In the first episode, Kemp heads to Jamaica. The beautiful Caribbean island is best known for its reggae beats and sunny beaches; but it also has one of the highest murder rates in the world.

Most of the violence is due to ruthless gangs, reputedly the most fearsome in the world, that have transformed downtown Kingston into a war zone where even the police and the Jamaican Defence Force fear to tread.

Unlike other gangs that Ross has visited, the Jamaican Yardies were the creation of the country’s two political parties but like Frankenstein’s monster, these gangs have since grown out of the politicians’ control. Ross embarks on an investigation to find out whether these gangs are still connected to their political patrons and what they’re really fighting for.

Monday 31 March, 9.30pm

On April 10, 1968, the Wahine passenger ferry sank in Wellington Harbour. Fifty-one of the ship’s 735 passengers and crew died after they were forced to jump for their lives as the Wahine rolled over just hundreds of metres from houses in suburban Seatoun.

Now, in a documentary made to commemorate the 40th anniversary of the disaster, state-of-the-art animation will bring to life the last moments of the Wahine as she entered the harbour while the worst recorded storm in New Zealand history hit the capital.
Wind gusts that day reached an amazing 276 kilometres an hour, with gusts in excess of 160 kilometres an hour blowing over a four-hour period. Based on data from NIWA, eyewitnesses and expertise from former Cook Strait ferry master Captain John Brown, the animators have recreated the sea conditions.

The animations show the massive following sea, which was racing at an incredible 30-plus kilometres an hour. They then show the giant wave, which picked up the 9000 tonne Wahine and flung her sideways on to the sea.

Captain Brown, who was on the scene on Wahine Day and who later spent 30 years commanding Cook Strait ferries, says the animations are stunningly realistic. “They capture the sea conditions that day very well,” he says.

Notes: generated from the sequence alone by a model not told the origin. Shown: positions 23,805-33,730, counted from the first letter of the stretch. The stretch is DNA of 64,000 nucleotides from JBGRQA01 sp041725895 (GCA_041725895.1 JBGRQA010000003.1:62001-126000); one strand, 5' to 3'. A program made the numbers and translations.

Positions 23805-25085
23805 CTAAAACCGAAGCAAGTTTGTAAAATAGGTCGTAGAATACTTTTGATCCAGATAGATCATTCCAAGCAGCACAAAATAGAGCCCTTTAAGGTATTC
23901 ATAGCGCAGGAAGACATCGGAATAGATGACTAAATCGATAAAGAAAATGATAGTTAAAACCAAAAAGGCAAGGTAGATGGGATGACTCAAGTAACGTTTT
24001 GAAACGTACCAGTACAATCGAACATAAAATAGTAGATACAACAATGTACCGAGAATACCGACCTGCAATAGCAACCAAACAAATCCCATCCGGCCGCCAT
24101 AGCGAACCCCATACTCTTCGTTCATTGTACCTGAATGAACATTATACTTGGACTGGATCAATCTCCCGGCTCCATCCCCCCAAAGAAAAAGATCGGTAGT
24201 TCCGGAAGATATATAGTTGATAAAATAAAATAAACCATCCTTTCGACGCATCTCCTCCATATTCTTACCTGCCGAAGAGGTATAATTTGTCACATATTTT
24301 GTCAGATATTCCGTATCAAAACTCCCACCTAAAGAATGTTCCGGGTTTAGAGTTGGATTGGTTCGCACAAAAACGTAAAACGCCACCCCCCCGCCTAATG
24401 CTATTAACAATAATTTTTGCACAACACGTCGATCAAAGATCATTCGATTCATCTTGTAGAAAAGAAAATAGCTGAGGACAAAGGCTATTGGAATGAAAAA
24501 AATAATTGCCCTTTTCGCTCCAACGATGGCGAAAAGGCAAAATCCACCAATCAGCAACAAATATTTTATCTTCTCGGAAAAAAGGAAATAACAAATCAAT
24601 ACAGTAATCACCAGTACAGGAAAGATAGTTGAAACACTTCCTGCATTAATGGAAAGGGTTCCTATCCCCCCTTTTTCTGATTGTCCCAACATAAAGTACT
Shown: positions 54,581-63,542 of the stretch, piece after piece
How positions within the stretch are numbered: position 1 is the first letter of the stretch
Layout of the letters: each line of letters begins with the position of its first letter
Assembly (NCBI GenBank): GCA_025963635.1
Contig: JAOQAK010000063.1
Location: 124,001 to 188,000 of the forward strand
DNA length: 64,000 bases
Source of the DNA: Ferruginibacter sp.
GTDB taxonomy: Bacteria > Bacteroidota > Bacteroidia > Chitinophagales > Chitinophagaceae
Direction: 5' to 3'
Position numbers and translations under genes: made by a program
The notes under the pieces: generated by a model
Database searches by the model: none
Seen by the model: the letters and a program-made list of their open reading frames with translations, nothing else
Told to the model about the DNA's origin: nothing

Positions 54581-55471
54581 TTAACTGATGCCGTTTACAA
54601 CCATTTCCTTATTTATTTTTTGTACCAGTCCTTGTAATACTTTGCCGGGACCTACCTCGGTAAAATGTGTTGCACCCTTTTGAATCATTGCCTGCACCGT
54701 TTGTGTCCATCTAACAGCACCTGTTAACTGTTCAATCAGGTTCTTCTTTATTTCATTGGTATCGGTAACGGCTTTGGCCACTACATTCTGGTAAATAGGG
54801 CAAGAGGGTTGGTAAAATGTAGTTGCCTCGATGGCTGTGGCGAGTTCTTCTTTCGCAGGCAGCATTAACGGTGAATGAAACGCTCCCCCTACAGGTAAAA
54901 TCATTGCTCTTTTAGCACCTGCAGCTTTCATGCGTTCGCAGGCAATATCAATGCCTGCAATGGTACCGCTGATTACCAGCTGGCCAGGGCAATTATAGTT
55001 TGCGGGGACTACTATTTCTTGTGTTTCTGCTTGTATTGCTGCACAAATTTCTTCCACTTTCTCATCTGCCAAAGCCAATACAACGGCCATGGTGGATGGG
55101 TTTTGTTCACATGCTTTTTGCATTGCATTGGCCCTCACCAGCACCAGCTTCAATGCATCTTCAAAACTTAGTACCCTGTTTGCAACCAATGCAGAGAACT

Documentary producer David Lomas decided to use animation because “there is no film footage showing how wild the sea was and how incredible strong the wind was when the Wahine was driven on to the reef. All the old television footage was taken hours later and shot from a long way away. It gives no impression at all of the reality.”

Lomas says the documentary, which has been directed by Jill Graham, is a new look at the disaster. The animation shows for the first time how the Wahine came to hit Barrett Reef. “Then we have tried concentrated on a few people and followed their day of horror.”

Among those interviewed for the documentary are a Canterbury farmer and his wife who were dumped against rocks on the Pencarrow coastline, a Wellington businesswoman who was the last person rescued from the water and a Wahine crew member who had to quell a mutiny on one of the life boats.

Monday 24 March, 9.30pm

Ross Kemp gets inside Moscow’s vicious neo-Nazi gangs and discovers who is behind the recent wave of racist attacks.

In the final episode of Ross Kemp on Gangs, Kemp investigates the extent to which neo-Nazi groups are gaining power in Russia. It seems that at best the police turn a blind eye to racist attacks, at worst actively endorse it. And Kemp meets one Member of Parliament who openly promotes Nazi ideology.
Kemp joins one neo-Nazi group during their training and through a series of tests – which includes him being set on fire – he gains their trust. They invite him back to their secret headquarters where he meets some seriously disturbing individuals and uncovers the heart of their violent organisation.

Ross Kemp on Gangs is a Bafta Award-winning documentary series following actor Ross Kemp (Ultimate Force), as he travels around the world talking to gang members from all walks of life.

In this series, Kemp infiltrates Moscow’s vicious neo-Nazi gangs to discover who is behind a recent wave of racist attacks; examines Middle-America’s gang culture with a visit to St Louis, Missouri; and explores the dark heart of Cape Town’s ferocious Numbers Gang, which thrives because of overcrowded prisons.

In tonight’s episode, Ross Kemp immerses himself in the dark and dangerous world of MS 13, the new bad boys on the block in El Salvador.

El Salvador is the smallest and most densely populated country in Central America. It is also the most dangerous. From a population of just eight million, there are approximately 6-8000 murders a year. At least half of these are gang related. And in El Salvador the gangs don’t get any bigger than Mara Salvatrucha or MS 13.

Considered by the USA to be ‘the most dangerous gang in the world’, MS 13 has over 100,000 members spread across 33 states in the US and throughout Central America. They are responsible for murders, extortion, rape, drugs and arms smuggling.

Kemp travels to El Salvador to find out for himself how MS 13 operates, what the government are doing to tackle the problem and whether there are any real alternatives for the thousands of disenfranchised youths of El Salvador, living well below the poverty line.

Granted access to the toughest prisons in Central America, Kemp meets leaders of MS 13 as well as the foot-soldiers; those gang members living in such perilous surroundings that the bottom of their road is a no-go-zone.